Articles for May 2012

10 charts that show the effect of tuition fees

University tuition fees in England have become a political battleground with renewed calls that they should be scrapped.

When they were increased a few years ago to 9,000 they became a literal battleground, with activists clashing with police on the streets around Westminster.

1. How do England’s fees compare with other countries?Students in England leave university with higher debts than almost anywhere else in the developed world, the Institute for Fiscal Studies said this week.

Charging 9,250 a year for an undergraduate degree makes England a real outlier by international standards.

Much of Europe still sticks with low fees or no fees and Germany, which used to charge fees, has scrapped them.

There are also lower costs in many European countries where many more students live at home.

The only country with comparable fees is the United States.

But the US is not a straightforward comparison because courses are four years rather than three and any “average” covers a hugely diverse market.

Top private colleges can charge more than 30,000 per year while state colleges can charge local students less than fees in England.

The University of Washington has lower annual fees than the University of Wolverhampton and until the pound’s value slipped, fees would have been cheaper at UCLA in California than UCLAN in Preston.

In New York state, with a population bigger than many European countries, fees are being scrapped for families earning less than about 100,000.

But there is another very important aspect to all this England’s system requires no money up front and repayment depends on earning at least 21,000.

2. Have higher tuition fees deterred people from applying?Not in the long term.

Student numbers have increased relentlessly, regardless of funding changes, fees and economic ups and downs. It represents a huge aspirational demand for higher education.

It’s easy to forget what a massive change this represents.

In 1980, there were only 68,000 people starting university this autumn there will be more than 500,000. Twice as many people are now getting a degree as were getting five O levels in the early 1980s.

Applications have dipped only three times on each occasion when fees were introduced or increased but they have always recovered.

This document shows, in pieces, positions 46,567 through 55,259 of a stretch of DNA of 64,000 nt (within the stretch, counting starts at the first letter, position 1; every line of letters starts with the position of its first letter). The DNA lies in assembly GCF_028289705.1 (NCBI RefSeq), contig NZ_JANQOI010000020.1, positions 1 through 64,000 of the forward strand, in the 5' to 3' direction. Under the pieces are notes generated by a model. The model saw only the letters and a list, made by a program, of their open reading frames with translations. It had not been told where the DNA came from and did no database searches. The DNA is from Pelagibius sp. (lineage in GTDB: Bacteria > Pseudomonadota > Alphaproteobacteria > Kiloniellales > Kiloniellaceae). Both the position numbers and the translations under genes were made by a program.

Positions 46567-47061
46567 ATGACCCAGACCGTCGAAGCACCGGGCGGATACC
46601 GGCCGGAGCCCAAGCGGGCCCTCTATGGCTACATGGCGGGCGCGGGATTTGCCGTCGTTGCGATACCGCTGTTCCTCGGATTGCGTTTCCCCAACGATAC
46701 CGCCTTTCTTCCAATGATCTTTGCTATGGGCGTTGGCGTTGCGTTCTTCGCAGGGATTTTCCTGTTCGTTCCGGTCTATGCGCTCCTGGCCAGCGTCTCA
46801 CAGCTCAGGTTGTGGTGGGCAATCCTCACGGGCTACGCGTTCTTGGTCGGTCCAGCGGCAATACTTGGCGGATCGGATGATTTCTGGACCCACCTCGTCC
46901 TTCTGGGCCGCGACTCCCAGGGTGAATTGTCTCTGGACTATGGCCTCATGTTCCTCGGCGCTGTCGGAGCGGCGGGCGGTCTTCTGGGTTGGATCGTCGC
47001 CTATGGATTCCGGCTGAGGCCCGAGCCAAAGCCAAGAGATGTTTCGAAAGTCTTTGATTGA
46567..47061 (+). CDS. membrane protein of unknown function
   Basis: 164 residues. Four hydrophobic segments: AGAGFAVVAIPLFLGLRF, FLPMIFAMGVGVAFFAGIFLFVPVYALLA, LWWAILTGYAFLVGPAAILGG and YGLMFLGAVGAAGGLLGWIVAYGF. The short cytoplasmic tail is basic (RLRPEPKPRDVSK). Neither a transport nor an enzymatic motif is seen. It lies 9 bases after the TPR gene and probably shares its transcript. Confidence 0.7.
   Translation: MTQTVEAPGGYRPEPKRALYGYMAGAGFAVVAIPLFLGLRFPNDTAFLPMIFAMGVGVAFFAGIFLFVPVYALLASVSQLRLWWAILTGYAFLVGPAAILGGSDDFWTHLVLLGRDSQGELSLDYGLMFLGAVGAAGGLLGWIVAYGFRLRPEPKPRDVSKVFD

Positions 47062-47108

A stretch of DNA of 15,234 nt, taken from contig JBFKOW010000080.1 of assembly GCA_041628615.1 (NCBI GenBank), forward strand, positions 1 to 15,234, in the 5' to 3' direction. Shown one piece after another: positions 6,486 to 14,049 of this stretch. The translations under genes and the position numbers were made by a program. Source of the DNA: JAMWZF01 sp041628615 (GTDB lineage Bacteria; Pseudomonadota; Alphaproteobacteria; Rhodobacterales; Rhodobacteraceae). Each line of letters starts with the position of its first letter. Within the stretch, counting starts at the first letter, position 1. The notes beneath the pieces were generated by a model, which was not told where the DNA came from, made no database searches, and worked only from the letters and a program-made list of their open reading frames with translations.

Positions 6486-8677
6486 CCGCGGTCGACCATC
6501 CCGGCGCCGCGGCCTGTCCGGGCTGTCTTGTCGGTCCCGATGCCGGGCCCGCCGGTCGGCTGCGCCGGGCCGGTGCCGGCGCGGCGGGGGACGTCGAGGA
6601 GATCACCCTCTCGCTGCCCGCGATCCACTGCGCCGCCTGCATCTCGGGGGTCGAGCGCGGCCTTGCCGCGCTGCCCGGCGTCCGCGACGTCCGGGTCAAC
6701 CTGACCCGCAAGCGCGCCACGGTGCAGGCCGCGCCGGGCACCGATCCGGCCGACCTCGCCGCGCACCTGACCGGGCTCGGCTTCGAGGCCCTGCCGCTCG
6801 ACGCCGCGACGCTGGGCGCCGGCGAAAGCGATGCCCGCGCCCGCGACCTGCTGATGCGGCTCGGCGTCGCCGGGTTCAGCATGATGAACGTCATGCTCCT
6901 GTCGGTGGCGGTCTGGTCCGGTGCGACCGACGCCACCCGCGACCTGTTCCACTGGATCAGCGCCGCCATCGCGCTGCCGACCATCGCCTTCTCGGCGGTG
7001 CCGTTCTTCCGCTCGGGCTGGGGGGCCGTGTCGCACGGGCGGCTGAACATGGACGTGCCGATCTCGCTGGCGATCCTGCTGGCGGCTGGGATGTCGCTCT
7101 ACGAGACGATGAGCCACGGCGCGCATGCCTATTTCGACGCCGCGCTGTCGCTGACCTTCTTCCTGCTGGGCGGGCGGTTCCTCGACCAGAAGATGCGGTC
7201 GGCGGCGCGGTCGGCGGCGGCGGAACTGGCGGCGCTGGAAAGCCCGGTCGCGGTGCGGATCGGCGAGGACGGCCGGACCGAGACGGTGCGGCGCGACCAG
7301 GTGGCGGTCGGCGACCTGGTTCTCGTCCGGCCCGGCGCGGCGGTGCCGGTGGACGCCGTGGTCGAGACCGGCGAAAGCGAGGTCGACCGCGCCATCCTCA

And one of the main arguments in favour of fees has been that such wide access is unsustainable unless students make a contribution to the cost.

In the early 1980s only about Cheap Jerseys,Wholesale Football Jerseys Authentic one in six young people could expect to go to university now, for girls at least, it’s over half.

3. Have higher fees closed the door to poorer students?Students from all backgrounds are more likely to go to university than ever before including the poorest.

There are different ways of identifying disadvantaged students either living in areas where few people go to university, having been eligible for free wholesale world cup jerseys meals at school or under measures of multiple deprivation.

And they all show the same pattern more of these youngsters are going to university, with the numbers rising through the years of fee increases.

But there is another important dimension to this. Poorer youngsters are still much less likely to go to university than their better off classmates.

There is a brutal economic symmetry to this. Each upward notch in affluence is linked to a higher entry rate into university.

There are also significant cross currents of gender and geography. Women are 35% more likely to go to university than men, and youngsters in London are more likely to go to university than anywhere else in the UK.

There are ethnic differences too, with poor white men, in places such as north east England, the least likely to get university places.

A high earning graduate could pay back 40,000 in interest charges, on top of repaying the amount they have borrowed.

These figures could go even higher. Interest rates are linked to inflation and if that begins to rise, then so will the amount charged for repayments.